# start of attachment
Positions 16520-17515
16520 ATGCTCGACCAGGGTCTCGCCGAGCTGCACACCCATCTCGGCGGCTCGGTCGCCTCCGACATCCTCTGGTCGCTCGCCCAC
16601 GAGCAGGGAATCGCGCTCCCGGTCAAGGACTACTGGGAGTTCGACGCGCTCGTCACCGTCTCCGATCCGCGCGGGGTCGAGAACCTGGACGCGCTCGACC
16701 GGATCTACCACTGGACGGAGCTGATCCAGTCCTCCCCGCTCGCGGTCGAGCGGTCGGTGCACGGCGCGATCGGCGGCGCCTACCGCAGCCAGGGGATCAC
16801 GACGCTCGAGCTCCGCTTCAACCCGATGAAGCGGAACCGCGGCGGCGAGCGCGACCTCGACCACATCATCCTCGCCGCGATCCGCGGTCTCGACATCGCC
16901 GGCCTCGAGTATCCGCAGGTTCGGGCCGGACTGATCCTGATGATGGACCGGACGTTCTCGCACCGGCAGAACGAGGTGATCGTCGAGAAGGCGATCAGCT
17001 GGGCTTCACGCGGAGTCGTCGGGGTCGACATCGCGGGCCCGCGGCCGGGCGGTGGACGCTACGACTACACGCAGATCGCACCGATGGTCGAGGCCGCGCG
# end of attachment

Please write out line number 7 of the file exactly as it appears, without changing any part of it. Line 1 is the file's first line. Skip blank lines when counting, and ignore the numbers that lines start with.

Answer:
17001 GGGCTTCACGCGGAGTCGTCGGGGTCGACATCGCGGGCCCGCGGCCGGGCGGTGGACGCTACGACTACACGCAGATCGCACCGATGGTCGAGGCCGCGCG